A real learning curve when dealing with rules and local law. Japan is a country with laws that are either black or white. There is no room for gray, and the authorities who interpret the laws, check very closely before giving their answer--of course with the appropriate smile and thank you!

As for the pump trucks "Laurentius" in Tochigi we call them "honey wagons" but that might have started a long time ago--because when you pump crap from sewage storage tanks, it might have attracted flies like honey! The new ones are so clean you could serve lunch on anyplace on the truck--except for the odor of the pumped vapor! There is a distinct fragrance in the neighborhood when the "honey wagon" shows up to pump the JOKASO!

Glad to hear everyone is interested in Japanese law---I guess I have gotten enough off track, but this is just a glimpse of living in a foreign country--the lighter side!

Different note: Spent yesterday teaching all kinds of little kids how to slop drywall mud onto the walls of model homes that they were decorating. This was an all day event to attract children and their parents to new home construction, materials used, and to look at design in a different light. Really a fun day.

I will be setting up my "heavy" mobile oven at the opening of a new architecture office in November, preparing pizza and hopefully letting people see how efficient a WFO made from castable is in retaining heat and preparing a variety of dishes. Pizza will be the main menu and will be given free to the people who attend the event! I look forward to this and hope the outside of my oven will be finished by then...Hard to do when you work 7 days a week doing things you love to do! The architecture company will bring a crane to my house and load my oven onto a truck to haul to their new office. I will see how mobile it really is! If it falls apart during the move, just a good reason to redesign and build again!
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  #66  
Old 08-26-2013, 06:23 AM
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Default Re: WHich Oven ?

Another take!
If a person has reasonable motor skills; motivation to take a project from start to finish; able to read simple instructions; and have a basic understanding of construction; then almost anyone in this category can make a really functional brick or castable oven on one try! Most people if they had the space to do so or the resources required to do another oven would build a second oven and it would be an improvement of the first. Maybe not in quality but one that is tuned to the individuals needs after they have experienced using the first prototype.

Even though local material might be free, labor to most people is an accountable item. Any project can be tilted either way--material intensive or labor intensive or both. Because of your region--your materials may be inexpensive but the labor required is extensive.


What I have seen over the last 9 months at Forno Bravo is a group of people who are more than willing to support anyone if they are willing to accept advice.

Like Forrest Gump said, "and that is all I want to say about that!"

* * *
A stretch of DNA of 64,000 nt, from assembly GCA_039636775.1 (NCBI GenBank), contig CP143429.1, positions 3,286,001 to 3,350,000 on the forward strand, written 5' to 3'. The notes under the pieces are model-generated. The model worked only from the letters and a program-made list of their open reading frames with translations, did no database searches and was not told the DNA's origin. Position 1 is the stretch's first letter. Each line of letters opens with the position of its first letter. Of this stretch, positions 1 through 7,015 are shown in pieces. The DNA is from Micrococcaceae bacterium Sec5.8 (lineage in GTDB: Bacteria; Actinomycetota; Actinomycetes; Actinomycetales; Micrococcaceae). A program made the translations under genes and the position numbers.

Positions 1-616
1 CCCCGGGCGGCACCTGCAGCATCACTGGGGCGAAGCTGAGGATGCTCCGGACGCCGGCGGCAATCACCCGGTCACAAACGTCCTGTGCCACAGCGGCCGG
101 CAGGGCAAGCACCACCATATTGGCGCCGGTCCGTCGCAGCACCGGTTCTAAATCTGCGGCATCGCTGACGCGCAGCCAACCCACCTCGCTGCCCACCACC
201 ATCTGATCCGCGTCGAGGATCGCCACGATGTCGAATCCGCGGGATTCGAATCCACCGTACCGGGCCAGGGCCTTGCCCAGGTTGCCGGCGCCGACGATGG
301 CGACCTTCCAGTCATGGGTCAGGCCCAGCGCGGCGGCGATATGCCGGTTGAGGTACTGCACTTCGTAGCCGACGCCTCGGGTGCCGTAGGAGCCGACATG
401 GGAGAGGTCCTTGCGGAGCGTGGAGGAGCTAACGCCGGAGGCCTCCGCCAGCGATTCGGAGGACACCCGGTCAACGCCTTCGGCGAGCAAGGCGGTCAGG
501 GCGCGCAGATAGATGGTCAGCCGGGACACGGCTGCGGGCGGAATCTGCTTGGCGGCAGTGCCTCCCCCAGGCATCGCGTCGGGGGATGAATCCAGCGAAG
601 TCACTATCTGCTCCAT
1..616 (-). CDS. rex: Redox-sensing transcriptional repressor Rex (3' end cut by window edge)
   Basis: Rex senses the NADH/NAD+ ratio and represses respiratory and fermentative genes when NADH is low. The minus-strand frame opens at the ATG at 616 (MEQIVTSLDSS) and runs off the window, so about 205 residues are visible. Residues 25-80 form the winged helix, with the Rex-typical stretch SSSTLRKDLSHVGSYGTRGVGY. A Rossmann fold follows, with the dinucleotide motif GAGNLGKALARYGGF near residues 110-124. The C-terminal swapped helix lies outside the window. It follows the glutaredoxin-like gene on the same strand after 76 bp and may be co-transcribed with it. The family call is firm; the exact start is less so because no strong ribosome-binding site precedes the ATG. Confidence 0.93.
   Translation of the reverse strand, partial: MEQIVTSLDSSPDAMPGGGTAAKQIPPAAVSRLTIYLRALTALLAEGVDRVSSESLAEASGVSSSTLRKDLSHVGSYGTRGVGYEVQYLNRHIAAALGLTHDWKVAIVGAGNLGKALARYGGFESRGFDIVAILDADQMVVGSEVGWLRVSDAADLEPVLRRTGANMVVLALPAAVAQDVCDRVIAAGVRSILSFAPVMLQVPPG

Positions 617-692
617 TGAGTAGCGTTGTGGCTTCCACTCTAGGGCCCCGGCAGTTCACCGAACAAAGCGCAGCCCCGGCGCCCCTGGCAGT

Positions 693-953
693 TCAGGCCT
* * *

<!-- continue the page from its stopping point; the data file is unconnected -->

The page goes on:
Bob Dylan said "I'll let you be in my dream , if you will let me be in yours!"

Last edited by mikku; 08-28-2013 at 05:35 AM. Reason: peace on earth
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  #67  
Old 08-26-2013, 08:04 AM
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Default Re: WHich Oven ?

Just because you have been doing something for 25 years doesn't mean you haven't been doing it wrong....
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  #68  
Old 08-26-2013, 08:24 AM
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Default Re: WHich Oven ?

Tscarborough how true, how true!
When I first got here my job title was technical advisor to an import house builder, actually one of the first making North American 2x4 Housing in Japan. Someone had shown their roofers how to install asphalt shingles and instructed them to use a white line that was printed on each shingle as the lap line indicator when nailing the shingles. This line though is a mark for where the nails should be placed. The lap becomes about an inch wider than recommended and makes a roof with multiple places that allow water to enter the roof. At the time, the roofer had installed scores of roofs all improperly.
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  #69  
Old 08-26-2013, 11:01 AM
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Default Re: WHich Oven ?

"Bob Dylan said "I'll let you be in my dream , if you will let me be in yours!""

Make your dreams come true; except that one where you're naked in church.
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  #70  
Old 08-26-2013, 01:43 PM
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Default Re: WHich Oven ?

I am sure glad that I am not the only one who listens to Bob Dylan tunes both old and new! Maybe we should let Nick go on his merry way and continue this thread with Bob Dylan lyrics.

My problem is--old age makes me remember only parts of the lyrics-- Like: God said to Abraham-kill me a son, Abe said to God, you got to be putting me on; God said no; Abe said what! God said you can do what you want but the next time you see me coming you better Run! Abe said "where do you want this killing done?" God said on "Highway 61".

BTW Bob Zimmerman grew up in Hibbing which is about 25 miles from my home! and "Highway 61 is just a local --non main highway running in northern Minnesota".

The locals never appreciated his brilliance and still do not, it takes going out into the world and doing your thing for a lifetime before it is really appreciated!

some of his lyrics are probably better understood if you lived in the time, I did but still have no idea of what he was talking about.